was made wine; not in such sense as the Papists pretend that the bread and wine, in the Lord's supper, are transubstantiated into the body and blood of Christ, by the consecration of the priest; after which they appear to have the same properties of bread and wine as before; but this water, that was turned into wine, ceased to be what it was before, and became what it was not: it had no more the properties, the colour, and taste of water, but of wine; of which the whole company were judges:

and knew not whence it was; from whence it came, where it was had, nor any thing of the miracle that was wrought, and therefore was a proper person to have it put into his hands first; since it cannot be thought he should say what he does in the following verse, from any compact with Christ, or in favour of him.

But the servants which drew the water knew; they knew from whence they had it, out of the water pots; and they knew that they filled them with water; and that that liquor, which the ruler of the feast had in his hands, and commended as most excellent wine, was drawn out of them; and that there was no juggle, nor deceit in the case: and, upon tasting of it,

the governor of the feast called the bridegroom to him; out of the place where he sat, and which might not be far from him. 9, 10. well drunk—"drunk abundantly" (as So 5:1), speaking of the general practice.2:1-11 It is very desirable when there is a marriage, to have Christ own and bless it. Those that would have Christ with them at their marriage, must invite him by prayer, and he will come. While in this world we sometimes find ourselves in straits, even when we think ourselves in fulness. There was want at a marriage feast. Those who are come to care for the things of the world, must look for trouble, and count upon disappointment. In our addresses to Christ, we must humbly spread our case before him, and then refer ourselves to him to do as he pleases. In Christ's reply to his mother there was no disrespect. He used the same word when speaking to her with affection from the cross; yet it is a standing testimony against the idolatry of after-ages, in giving undue honours to his mother. His hour is come when we know not what to do. Delays of mercy are not denials of prayer. Those that expect Christ's favours, must observe his orders with ready obedience. The way of duty is the way to mercy; and Christ's methods must not be objected against. The beginning of Moses' miracles was turning water into blood, Ex 7:20; the beginning of Christ's miracles was turning water into wine; which may remind us of the difference between the law of Moses and the gospel of Christ. He showed that he improves creature-comforts to all true believers, and make them comforts indeed. And Christ's works are all for use. Has he turned thy water into wine, given thee knowledge and grace? it is to profit withal; therefore draw out now, and use it. It was the best wine. Christ's works commend themselves even to those who know not their Author. What was produced by miracles, always was the best in its kind. Though Christ hereby allows a right use of wine, he does not in the least do away his own caution, which is, that our hearts be not at any time overcharged with surfeiting and drunkenness, Lu 21:34. Though we need not scruple to feast with our friends on proper occasions, yet every social interview should be so conducted, that we might invite the Redeemer to join with us, if he were now on earth; and all levity, luxury, and excess offend him.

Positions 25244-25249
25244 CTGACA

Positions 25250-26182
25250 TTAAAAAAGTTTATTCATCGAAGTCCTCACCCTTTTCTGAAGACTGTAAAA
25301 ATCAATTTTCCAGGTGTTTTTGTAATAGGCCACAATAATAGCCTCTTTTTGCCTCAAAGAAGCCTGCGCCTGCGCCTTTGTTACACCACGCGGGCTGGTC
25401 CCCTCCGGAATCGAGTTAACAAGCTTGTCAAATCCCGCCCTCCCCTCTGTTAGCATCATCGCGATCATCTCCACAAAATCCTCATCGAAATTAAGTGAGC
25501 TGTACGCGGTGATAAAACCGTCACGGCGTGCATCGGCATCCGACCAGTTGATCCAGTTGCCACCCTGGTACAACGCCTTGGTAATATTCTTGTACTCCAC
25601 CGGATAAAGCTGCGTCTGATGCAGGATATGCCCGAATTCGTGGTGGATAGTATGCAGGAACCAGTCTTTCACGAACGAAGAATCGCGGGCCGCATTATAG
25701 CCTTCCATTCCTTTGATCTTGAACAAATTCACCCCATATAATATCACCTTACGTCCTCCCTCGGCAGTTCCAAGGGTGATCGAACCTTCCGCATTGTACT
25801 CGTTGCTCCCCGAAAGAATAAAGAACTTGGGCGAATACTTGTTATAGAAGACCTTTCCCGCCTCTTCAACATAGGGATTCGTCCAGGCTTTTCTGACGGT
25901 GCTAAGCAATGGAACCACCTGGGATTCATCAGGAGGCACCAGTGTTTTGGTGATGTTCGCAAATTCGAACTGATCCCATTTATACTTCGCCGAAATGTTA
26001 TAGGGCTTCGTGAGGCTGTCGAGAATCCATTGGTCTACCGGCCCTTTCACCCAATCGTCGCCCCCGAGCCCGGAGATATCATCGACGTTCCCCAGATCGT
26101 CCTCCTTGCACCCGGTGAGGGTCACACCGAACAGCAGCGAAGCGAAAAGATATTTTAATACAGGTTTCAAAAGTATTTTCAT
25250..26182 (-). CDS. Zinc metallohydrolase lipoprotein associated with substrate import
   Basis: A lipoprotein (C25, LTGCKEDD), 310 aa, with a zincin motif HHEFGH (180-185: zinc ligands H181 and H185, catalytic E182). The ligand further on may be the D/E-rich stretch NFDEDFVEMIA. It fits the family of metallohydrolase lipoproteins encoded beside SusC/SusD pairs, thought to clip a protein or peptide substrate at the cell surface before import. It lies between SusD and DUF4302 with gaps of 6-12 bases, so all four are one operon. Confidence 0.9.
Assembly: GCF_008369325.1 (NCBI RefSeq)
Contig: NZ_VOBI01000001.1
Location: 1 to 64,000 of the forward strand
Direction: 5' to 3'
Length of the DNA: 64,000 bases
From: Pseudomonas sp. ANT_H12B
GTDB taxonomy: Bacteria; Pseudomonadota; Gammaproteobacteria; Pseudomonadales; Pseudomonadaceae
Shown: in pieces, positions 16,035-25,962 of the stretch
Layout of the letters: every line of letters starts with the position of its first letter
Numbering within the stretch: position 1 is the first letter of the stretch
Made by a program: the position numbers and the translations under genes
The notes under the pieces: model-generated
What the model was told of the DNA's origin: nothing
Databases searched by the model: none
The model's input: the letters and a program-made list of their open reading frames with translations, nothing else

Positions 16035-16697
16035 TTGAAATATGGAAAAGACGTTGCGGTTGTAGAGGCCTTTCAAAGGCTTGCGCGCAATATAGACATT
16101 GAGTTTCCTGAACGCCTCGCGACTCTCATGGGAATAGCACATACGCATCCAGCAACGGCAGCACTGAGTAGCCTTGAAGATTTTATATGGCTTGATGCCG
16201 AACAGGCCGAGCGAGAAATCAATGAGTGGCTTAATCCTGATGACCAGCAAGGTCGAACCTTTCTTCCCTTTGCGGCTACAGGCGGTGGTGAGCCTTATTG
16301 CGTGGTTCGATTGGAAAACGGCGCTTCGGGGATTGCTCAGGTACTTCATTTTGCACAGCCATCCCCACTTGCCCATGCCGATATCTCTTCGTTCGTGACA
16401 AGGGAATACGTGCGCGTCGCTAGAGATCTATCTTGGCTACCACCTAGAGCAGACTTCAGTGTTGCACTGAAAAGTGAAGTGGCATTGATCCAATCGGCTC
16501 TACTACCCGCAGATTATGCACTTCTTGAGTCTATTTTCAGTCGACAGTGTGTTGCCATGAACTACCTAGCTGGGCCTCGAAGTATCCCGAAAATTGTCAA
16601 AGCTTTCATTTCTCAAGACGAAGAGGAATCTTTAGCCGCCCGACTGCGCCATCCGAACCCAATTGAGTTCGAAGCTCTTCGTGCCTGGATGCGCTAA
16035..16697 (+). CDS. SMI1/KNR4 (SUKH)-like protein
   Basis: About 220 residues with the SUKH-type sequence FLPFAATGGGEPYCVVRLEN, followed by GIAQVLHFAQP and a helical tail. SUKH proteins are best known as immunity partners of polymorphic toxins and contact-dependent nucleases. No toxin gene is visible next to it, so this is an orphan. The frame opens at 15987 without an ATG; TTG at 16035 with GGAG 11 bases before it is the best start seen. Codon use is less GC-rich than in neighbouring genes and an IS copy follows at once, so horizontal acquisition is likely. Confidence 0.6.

Jump to Previous
Attendants Banquet Bridegroom Calls Carried Clear Director Drawn Drew Feast Feast-Master Governor Headwaiter Idea Master Ministrants Newly-Married President Realize Ruler Servants Sooner Tasted Tasting Turned Water Whence Wine
Jump to Next
Attendants Banquet Bridegroom Calls Carried Clear Director Drawn Drew Feast Feast-Master Governor Headwaiter Idea Master Ministrants Newly-Married President Realize Ruler Servants Sooner Tasted Tasting Turned Water Whence Wine
Links
John 2:9 NIV
John 2:9 NLT
John 2:9 ESV
John 2:9 NASB
John 2:9 KJV

John 2:9 Biblia Paralela
John 2:9 Chinese Bible
John 2:9 French Bible
John 2:9 German Bible

Alphabetical: but and aside banquet become been bridegroom called came come did drawn from had He headwaiter into it knew knew know master not of realize servants tasted that the Then though turned water When where which who wine

NT Gospels: John 2:9 When the ruler of the feast tasted (Jhn Jo Jn) Christian Bible Study Resources, Dictionary, Concordance and Search Tools
John 2:8
Top of Page
Top of Page